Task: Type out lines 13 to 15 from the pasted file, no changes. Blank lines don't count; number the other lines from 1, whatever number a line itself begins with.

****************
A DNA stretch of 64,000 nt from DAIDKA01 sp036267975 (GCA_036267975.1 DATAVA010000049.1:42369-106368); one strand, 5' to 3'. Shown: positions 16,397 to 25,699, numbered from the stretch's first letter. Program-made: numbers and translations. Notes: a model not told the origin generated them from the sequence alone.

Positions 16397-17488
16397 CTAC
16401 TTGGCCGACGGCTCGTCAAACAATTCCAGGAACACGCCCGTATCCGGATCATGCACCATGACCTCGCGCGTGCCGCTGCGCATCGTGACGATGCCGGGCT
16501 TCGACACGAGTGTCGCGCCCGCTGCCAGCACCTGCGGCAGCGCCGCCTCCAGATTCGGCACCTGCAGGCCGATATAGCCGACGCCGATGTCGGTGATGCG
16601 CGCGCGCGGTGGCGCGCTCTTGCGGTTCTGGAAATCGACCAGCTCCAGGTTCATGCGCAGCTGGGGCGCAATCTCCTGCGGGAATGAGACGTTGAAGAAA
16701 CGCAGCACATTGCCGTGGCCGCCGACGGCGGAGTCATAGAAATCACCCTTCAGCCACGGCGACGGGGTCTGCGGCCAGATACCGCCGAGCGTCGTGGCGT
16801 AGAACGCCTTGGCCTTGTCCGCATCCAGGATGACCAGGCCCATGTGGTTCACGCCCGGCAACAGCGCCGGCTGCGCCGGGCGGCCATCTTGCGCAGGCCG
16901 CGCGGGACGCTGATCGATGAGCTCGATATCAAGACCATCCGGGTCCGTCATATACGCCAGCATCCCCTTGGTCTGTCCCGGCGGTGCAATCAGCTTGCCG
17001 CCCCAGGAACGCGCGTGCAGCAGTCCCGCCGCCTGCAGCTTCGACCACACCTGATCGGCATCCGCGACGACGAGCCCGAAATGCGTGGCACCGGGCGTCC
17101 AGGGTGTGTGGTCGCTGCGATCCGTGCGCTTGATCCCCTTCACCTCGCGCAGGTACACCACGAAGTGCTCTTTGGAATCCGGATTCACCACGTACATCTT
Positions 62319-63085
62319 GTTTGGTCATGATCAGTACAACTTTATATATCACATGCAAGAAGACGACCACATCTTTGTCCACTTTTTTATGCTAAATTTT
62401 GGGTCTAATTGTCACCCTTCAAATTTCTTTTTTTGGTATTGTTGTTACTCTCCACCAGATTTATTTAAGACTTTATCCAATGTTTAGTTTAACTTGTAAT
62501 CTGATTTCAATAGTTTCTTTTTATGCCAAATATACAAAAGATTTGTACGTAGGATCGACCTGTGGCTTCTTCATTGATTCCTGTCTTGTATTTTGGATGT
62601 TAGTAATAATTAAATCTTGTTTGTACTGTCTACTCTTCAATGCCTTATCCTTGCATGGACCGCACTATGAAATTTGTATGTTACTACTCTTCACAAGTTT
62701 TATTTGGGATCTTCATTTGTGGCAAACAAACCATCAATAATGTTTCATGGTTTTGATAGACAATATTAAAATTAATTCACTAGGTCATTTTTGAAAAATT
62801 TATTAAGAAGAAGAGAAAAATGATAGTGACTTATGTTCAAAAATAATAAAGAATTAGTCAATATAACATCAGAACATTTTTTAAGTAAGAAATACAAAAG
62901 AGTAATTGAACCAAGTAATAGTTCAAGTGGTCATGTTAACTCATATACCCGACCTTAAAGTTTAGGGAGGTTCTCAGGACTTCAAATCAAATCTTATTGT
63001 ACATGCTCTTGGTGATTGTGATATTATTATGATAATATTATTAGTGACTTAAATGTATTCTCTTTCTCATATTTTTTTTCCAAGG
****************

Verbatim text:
62319 GTTTGGTCATGATCAGTACAACTTTATATATCACATGCAAGAAGACGACCACATCTTTGTCCACTTTTTTATGCTAAATTTT
62401 GGGTCTAATTGTCACCCTTCAAATTTCTTTTTTTGGTATTGTTGTTACTCTCCACCAGATTTATTTAAGACTTTATCCAATGTTTAGTTTAACTTGTAAT
62501 CTGATTTCAATAGTTTCTTTTTATGCCAAATATACAAAAGATTTGTACGTAGGATCGACCTGTGGCTTCTTCATTGATTCCTGTCTTGTATTTTGGATGT